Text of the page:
Claudia Bonitatibus Staff Writer
In 1973, the Endangered Species Act (ESA), was passed by Congress, and the grey wolves gained federal protection. The goal of this act was to protect and restore threatened and endangered species. The ESA protects both endangered plants and animals. In October 2009 1,361 plants and animals were listed as threatened or endangered in the US.
However, recently there has been controversy over the decision as to whether the grey wolf should still be considered an endangered species or whether it has rebounded sufficiently enough to survive without protection from the ESA. Earlier this year the grey wolves were delisted from the Endangered Species Act. However, there are many environmental groups with complaints
Before the Europeans arrived and started hunting and killing grey wolves there were approximately 2 million wolves in North America. Today, besides those in Alaska, there are only 6,100 wolves in North America. However, counting the number of wolves does not tell us how healthy a population actually is. Wolves have a complex family structure, but stressful conditions lead to a breakdown in wolf communities and although the numbers may look good on paper these animals can’t survive long-term under threat of hunting.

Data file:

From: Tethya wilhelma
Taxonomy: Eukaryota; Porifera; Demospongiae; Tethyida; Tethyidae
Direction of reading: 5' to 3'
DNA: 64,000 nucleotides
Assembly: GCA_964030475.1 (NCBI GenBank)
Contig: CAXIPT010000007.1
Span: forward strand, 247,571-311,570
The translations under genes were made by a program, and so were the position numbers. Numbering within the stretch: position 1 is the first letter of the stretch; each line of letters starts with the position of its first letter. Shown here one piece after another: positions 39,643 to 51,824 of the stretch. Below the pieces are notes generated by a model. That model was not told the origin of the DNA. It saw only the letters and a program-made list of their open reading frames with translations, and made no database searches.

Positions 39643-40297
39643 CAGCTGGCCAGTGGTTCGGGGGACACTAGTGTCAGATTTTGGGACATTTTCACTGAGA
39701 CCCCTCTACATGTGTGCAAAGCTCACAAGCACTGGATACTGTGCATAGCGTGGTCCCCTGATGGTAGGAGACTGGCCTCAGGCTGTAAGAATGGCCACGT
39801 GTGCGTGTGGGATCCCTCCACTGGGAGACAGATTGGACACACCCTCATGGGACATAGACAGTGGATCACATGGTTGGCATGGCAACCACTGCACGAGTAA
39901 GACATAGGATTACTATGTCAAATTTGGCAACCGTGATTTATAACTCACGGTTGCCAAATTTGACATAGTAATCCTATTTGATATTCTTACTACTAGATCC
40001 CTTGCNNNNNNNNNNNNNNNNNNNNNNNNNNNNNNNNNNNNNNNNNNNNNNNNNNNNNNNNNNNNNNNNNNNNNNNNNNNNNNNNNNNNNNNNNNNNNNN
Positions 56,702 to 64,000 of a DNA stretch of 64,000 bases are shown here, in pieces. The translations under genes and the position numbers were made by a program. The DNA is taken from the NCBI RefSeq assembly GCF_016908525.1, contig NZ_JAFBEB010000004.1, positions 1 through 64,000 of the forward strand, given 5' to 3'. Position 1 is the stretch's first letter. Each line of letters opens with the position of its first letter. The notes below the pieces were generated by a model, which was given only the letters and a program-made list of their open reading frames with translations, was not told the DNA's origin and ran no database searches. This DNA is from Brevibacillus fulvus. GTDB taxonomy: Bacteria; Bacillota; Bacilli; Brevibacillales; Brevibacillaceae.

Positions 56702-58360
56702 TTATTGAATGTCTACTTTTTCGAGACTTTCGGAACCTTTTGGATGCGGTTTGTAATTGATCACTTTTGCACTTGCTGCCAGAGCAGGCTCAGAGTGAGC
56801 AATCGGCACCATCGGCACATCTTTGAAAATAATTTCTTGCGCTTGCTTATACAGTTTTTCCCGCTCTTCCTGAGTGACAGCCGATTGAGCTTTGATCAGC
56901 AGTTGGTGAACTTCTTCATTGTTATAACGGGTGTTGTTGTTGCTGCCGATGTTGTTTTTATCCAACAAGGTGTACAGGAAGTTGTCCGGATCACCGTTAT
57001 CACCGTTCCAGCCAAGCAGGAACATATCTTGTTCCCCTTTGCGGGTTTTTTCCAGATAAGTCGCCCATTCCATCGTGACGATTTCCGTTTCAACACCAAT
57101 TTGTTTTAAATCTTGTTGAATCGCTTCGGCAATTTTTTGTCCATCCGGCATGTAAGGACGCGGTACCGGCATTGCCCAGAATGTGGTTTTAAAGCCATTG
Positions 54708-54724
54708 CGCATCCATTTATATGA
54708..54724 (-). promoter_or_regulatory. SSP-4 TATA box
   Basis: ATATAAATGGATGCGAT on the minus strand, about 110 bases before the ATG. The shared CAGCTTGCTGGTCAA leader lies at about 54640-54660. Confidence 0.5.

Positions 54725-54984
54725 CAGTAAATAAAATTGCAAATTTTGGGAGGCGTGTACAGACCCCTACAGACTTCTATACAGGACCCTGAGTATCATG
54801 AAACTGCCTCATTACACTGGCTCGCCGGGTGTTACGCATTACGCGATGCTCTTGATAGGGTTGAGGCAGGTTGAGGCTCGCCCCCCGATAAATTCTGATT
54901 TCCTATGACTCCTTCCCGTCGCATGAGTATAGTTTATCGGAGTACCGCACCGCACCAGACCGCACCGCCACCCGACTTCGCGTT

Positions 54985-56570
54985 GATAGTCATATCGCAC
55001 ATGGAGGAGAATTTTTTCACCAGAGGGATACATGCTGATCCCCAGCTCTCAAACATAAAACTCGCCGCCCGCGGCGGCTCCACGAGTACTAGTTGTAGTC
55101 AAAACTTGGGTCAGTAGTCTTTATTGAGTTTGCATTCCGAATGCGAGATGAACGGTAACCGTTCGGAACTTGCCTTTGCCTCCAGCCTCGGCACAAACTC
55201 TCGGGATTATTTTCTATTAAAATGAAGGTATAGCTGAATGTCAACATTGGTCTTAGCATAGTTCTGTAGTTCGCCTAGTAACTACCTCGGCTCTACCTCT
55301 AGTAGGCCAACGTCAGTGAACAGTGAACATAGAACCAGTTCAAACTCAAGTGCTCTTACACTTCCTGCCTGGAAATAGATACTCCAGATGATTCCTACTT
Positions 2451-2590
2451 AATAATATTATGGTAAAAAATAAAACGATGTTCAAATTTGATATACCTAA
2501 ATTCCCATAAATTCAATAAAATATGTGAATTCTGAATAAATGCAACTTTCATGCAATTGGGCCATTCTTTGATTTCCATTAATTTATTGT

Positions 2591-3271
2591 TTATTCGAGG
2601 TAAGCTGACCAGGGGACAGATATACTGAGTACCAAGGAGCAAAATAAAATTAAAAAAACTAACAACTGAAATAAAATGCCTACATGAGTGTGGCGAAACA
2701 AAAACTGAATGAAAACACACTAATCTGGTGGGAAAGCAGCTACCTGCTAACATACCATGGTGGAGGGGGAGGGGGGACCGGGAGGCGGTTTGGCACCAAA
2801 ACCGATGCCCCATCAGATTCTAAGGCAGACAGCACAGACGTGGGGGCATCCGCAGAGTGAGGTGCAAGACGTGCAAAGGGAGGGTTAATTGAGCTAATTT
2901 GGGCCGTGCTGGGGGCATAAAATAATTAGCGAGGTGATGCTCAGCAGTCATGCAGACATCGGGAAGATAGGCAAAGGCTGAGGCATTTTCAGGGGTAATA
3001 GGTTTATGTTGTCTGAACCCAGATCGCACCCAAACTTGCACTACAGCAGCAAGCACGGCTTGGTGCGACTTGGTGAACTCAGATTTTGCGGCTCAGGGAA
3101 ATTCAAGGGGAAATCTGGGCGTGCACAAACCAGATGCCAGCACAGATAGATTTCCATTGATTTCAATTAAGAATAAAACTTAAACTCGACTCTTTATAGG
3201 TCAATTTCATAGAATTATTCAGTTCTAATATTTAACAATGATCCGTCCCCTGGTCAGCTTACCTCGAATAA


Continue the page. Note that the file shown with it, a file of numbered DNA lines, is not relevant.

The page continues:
Wolf population has been restored to 10 states, but environmentalists argue that their range should be increased but not necessarily to their previous status. Considering their unpopularity among ranchers it is not surprising that in Wyoming wolves are feared more than in any other state. The Wyoming law treats wolves like coyotes. In the “free fire zone” which comprises 85 percent of the land they can both be shot even if they weren’t bothering livestock. Coyotes can recover from this kind of thinning, but not wolves.
Today’s overpopulation of deer and resultant tick-borne Lyme disease is a direct result of the decline of natural predators. The predators were killed because ranchers felt their livestock were threatened, as with cougars, or they were poached for their desirable pelts. For the wolves it was both of these reasons. Environmentalists offer statistics showing that since the reintroduction of the grey wolf to Yellowstone National Park less sheep were killed on ranches, not more as the ranchers had expected. This is attributed to the fact that wolves are the only effective form of coyote control.
All of this shows that the wolves being delisted would cause conflict. Even though farmers find them a threat, we cannot ignore the simple fact that wolves’ safety is essential to the health of our environment. It is important that everyone is aware of how they benefit nature and society and what would happen if they were to disappear.